I just got my Corgi puppy about a month ago.  He is now 12 weeks old.  He is very smart and doing well with housebreaking and basic training, however, he bites CONSTANTLY.  Not so much the furniture (though he tries to get at that occasionally) as much as my husband and I.  Arms, legs, ears, anything.  And, of course, his teeth are ridiculously sharp and painful.  At first it seemed like he was just playing, but now if we, for example, give him a chew toy that is appropriate to chew on, he will play with it for about 30 seconds and then drop it and lunge for my arm.  We have "googled" how to get him to stop and read many previous posts as well, and have tried everything we have come across, but nothing seems to work. We realize he is just a puppy and (hopefully!!) he will grow out of it, but in the meantime, any suggestions on how to make it stop? And more importantly, WHEN does it stop?! It is very frustrating because we cannot play with him for even 30 seconds without him biting, and it makes us feel like we are doing something wrong. Help!

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I don't have a lot of advice, but I can definitely empathize! My pup does the same things. I've been told that when they bite you're supposed to "yelp" in a high pitched voice, stop playing with them and walk away for a minute. It is frustrating though, because it seems like I have to do this every time I play with him, even though it does stop him for the moment. Evidently once all their adult teeth grow in, the mouthing and nipping is drastically reduced. Sounds like it's just a frustrating waiting game!
its... frustrating yes. It gets less and less frequent until maybe only every few days they'll get a nip in. Until then, keep your face away when they're excited ;) Pooka is 5 months now, has most of her adult teeth and is doing fine (though she's had a few lapses)

You can do the Yelping technique and ignoring her, cuz its a good foundation for later, but seriously, when they're young and excited, it doesn't stop them the next time you start playing again. I'm very big on saying "No" in a very stern (doesn't have to be violently mean, just SERIOUS) voice, and I push a toy in her face to bite on and maybe a little tug-of-war, or throw it for distraction. You just have to say No, and then show them the good behaviour you want "Don't bite me, bite this"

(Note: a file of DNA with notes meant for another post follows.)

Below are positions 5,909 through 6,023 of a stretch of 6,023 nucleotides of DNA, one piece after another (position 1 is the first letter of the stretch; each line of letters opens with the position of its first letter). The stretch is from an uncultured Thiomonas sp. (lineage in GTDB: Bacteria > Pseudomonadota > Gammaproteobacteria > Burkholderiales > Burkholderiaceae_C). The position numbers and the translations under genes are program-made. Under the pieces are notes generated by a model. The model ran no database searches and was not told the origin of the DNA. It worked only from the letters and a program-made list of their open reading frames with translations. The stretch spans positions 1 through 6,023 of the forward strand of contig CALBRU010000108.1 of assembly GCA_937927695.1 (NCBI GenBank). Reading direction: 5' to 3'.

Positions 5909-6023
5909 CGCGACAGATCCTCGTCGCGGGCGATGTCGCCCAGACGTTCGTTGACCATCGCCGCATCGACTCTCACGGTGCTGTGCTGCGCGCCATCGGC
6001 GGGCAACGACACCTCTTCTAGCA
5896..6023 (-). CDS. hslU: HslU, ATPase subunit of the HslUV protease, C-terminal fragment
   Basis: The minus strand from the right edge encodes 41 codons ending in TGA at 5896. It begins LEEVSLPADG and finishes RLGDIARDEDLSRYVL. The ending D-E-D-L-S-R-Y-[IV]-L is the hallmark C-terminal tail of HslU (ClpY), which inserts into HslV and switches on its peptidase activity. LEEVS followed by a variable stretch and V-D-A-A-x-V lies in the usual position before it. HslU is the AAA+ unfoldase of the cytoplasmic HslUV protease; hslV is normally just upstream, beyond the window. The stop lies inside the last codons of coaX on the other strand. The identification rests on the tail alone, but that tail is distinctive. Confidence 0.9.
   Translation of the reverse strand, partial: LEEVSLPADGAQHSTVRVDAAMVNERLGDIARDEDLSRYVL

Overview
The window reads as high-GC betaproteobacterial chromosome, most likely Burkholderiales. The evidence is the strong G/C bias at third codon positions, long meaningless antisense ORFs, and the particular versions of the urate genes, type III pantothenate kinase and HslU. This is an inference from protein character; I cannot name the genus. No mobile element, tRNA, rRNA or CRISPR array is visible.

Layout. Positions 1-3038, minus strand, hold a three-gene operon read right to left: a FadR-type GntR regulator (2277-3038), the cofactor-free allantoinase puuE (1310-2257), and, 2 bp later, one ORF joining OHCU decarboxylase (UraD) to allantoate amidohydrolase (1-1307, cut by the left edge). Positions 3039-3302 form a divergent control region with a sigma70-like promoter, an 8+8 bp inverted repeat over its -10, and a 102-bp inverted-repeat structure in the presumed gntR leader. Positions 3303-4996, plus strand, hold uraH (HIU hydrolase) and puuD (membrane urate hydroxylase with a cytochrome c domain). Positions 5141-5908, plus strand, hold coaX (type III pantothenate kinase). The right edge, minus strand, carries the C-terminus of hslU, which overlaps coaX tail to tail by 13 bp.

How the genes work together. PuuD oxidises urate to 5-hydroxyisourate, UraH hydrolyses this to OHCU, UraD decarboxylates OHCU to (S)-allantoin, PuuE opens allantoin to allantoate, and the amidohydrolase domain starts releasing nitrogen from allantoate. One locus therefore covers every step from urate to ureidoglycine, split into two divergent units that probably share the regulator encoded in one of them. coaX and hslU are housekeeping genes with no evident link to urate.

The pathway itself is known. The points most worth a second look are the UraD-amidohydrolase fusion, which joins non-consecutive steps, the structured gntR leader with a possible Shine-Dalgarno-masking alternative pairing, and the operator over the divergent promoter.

That's what I did ^_^ good luck!
well corgis are notorious for nipping :( but it shouldn't be too bad once they get all their adult teeth in and have kinda outgrown that puppy-biting phase. ein still goes for fingers as well but since he's still a pup himself, i assume it's still perfectly normal. i would really suggest deterring him from doing this. we totally do the cesar millan techniques with the "shush" and projecting a more dominant energy towards ein. he responds really well to this :)

i've heard that in the heat of the moment adult corgis will still get a little too excited and nip. ein totally does this when we're roughhousing. as soon as i say "ouch!" he totally backs off and lays down on the floor. so he's learning :)
It will get better, I promise. We tried everything with Penelope that stage and it was really frustrating. She's my first puppy, always got them out the stage when my parents had dogs, but I was so upset that I could never play with her or love on her without bite marks. When ended up having to something like bite inhibition, which was annoying, but the only thing that worked. Just separate yourself from the puppy for a short time. Like I might run to another room or the bathroom and shut the door. If the dog wants to be around, which I'm he does, he'll get the idea.
I have two puppies -- when Bertie was that age, my hands were covered with little scrapes from his rough "playing" and my neice temporarily changed his name to 'Nippy"! I also did the "yip loudly and turn away" techniques, etc., etc. but what I think really helped him was not just getting his adult teeth, but also going to puppy kindergarten where he could socialize and wrestle (we joined a puppy k before he was 4 months old, none of the puppies were fully vaccinated). The dogs were really good at teaching each other how to "play bite" with a softer mouth, so by the time his adult teeth grew in, he was really good at playing without hurting anything/one. My second puppy just never had the nippy issue, thank goodness.
Wow! I felt like I was reading something that I wrote 2 months ago!
Yes - I understand. It's absolutely awful. I could be holding the coolest looking toy in PetCo, but he'll still have found my hand more appetizing.